9 PM Daily NEWS Brief

9 PM Daily Brief – 16 March 2016

Brief of newspaper articles for the day bearing
relevance to Civil Services preparation

What is 9 PM brief?


[1]. Centre enforces income norm for LPG subsidy

The Hindu

Given up on ‘Give It Up
The government seems to have given up on the Give It Up Campaign for LPG cylinders and has begun debarring LPG users who earn more than Rs. 10 lakh a year from the subsidy, starting from their next refill.

‘Give It Up’ Campaign

The movement appealed to the rich people to voluntarily give up their subsidy amount given on liquefied petroleum gas (LPG) cylinders.

The money surrendered under this movement was to  be utilized for poor to get LPG connection in rural as well as in urban areas who are still using firewood for cooking.

[2]. Constitution Bench to decide on National court of appeal

The hindu

The Supreme Court decided to set up a Constitution Bench to debate the establishment of a National Court of Appeal (NCA) with regional benches to act as final courts of justice in criminal and civil cases.

What will happen if NCA is established?

If NCA is established, the higher judiciary will be bifurcated and the Supreme Court will exclusively hear constitutional and public law cases.
The apex court seems to introspect on its own role as the single, final court situated in the national capital dealing with an increasing load of cases — from criminal and civil appeal to constitutional questions of law.

Stand of the Supreme Court

The SC sent a clear signal to the government and lawmakers that it intends to push hard and pronounce a judgment on the constitutional viability of having an NCA. A verdict in favour of NCA would act as a great influence on Parliament to amend the Constitution itself to make room for NCA.

The Bench asked whether such delay was not a violation of a citizen’s fundamental right of ‘access to justice’ under the Constitution.
Stand of the Government (Attorney General)
A National Court of Appeal is neither permissible nor desirable.
National Court of Appeal will lead to amendment of various provisions in the Constitution and it might not be possible to do so.
NCA will be dilution of the judiciary.

[3] A dispute that begs resolutions

The hindu

Sir Creek Dispute
It got its name from the British representative who negotiated the original dispute over firewood between the local rulers, and it has become an unresolved dispute.
The 96-km estuary between India and Pakistan, cutting through where Gujarat State and Sindh province meet, has had a dramatic impact on Indian security, though it’s always been seen to be relatively simple to resolve.

Over the years, the creek has also changed its course considerably

Basis of claims of Pakistan

Pakistan claims the entire Sir Creek based on a 1914 agreement signed between the government of Sindh and rulers of Kutch.

Basis of claims of India

India claims that the boundary lies mid-channel, as was depicted in a map in 1925 and implemented with pillars placed to mark the boundary.

What if one country agrees to the other’s traditional position?

Then the former will end up losing a vast amount of Exclusive Economic Zone (EEZ) rich with gas and mineral deposits. A country has special rights to EEZ under the United Nations Convention on the Law of the Sea that includes exploration and use of resources there including via deep sea mining, in which there have been exciting new breakthroughs.

Drug Cartels operations

The drug cartels make it a point to transact their business in the disputed waters, so that they are beyond the reach of both Indian and Pakistani agencies.

Indications are that it is mostly drugs that they are trading, and the quantity and frequency show that the area could be among the world’s most active for trading centres.

Time to Act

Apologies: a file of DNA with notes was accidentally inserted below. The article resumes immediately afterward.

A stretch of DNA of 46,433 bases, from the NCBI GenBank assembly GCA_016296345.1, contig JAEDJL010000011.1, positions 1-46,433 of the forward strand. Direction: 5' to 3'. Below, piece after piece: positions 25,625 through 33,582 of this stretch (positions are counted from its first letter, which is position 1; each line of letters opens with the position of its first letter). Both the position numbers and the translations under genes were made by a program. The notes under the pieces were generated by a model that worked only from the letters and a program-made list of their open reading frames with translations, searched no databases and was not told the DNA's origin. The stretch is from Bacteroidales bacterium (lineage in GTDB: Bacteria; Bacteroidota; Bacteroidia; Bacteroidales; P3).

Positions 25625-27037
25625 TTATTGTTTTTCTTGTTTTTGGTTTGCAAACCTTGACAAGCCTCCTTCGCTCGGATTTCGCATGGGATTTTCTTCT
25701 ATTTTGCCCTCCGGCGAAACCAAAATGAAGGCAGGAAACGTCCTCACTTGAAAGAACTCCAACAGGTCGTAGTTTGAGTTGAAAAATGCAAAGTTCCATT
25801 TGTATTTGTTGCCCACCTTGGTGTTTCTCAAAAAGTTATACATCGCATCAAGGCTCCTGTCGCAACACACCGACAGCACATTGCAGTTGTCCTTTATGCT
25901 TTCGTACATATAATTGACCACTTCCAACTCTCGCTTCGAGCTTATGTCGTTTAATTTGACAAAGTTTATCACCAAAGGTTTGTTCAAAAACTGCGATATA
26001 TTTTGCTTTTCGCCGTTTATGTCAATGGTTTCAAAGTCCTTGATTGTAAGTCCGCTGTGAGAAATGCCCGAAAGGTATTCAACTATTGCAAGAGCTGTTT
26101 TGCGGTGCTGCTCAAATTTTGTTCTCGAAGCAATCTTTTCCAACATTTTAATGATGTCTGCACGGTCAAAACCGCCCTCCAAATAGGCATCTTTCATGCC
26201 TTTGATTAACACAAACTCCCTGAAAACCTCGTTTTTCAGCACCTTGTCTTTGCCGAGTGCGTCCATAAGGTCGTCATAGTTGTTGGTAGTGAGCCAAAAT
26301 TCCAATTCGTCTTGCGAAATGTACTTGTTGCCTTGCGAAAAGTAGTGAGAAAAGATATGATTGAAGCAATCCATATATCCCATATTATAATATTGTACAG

There are enough red flags being raised in Sir Creek, and the disputed seas off it. It is for India to grab the earliest opportunity to find a solution to what is a low-hanging fruit among the many India-Pakistan bilateral disputes.

[4] Suu Kyi aide becomes new President

The Hindu

Htin Kyaw
He will replaced the incumbent Thein Seim. It will be the first time Myanmar has had a civilian President since 1962, when the military seized power.

Why Suu Kyi did not became the President?

Ms. Suu Kyi’s National League for Democracy (NLD) won a thumping victory at elections in November, allowing her party to dominate Myanmar’s two legislative houses.

But the military remains a powerful force and has refused to change a clause in the junta-era Constitution which bars her from the presidency.

Future Role of Suu Kyi

It is not yet clear what role she plans to take or how she will manage her relationship with the new President.

Transformation of Myanmar

Myanmar is undergoing a dramatic transformation from an isolated and repressed state to a rapidly opening aspiring democracy.


[1].LCH set for firing trials soon

The Hindu 

What is LCH?
The 5.5-tonne  Light Combat Helicopter is derived from the indigenous multipurpose Advanced Light Helicopter and is being developed for lethal combat operations.

Trial soon

The LCH looks set for its combat-qualifying weapons trials in April or May after its first armed version gave positive results in firing 70-mm rockets, as per its developer Hindustan Aeronautics Ltd.

Iron Fist

The LCH will participate in the IAF’s Iron Fist 2016 exercise which starts on March 18.

New Features

Ahead of the weapons test, TD-3(its prototype)  was fitted with the electro-optical system, solid state digital video recording system and the 70-mm rocket system along with updated glass cockpit software. Last year, it completed cold weather, hot weather tests and hot and high-altitude tests.

[2].Tobacco: House panel for smaller pictorial warnings

The Hindu

Why in news?
Recently, the guidelines regarding pictorial warnings covering 85 per cent of the principal display area of the front and back sides of all tobacco products become effective.
So,  a Parliamentary Committee on Subordinate Legislation report said that the requirement will be “too harsh” on the tobacco industry and will result in “flooding of illicit cigarettes” and affect the livelihood of thousands of tobacco farmers and workers.

Recommendations of the Committee

It  has recommended that pictorial warnings be restricted to only 50 per cent on both the sides of the cigarette packets. And in the case of beedis, chewing tobacco and other tobacco products, the committee recommended that the warning be restricted 50 per cent of the display area and on only one side of the packet.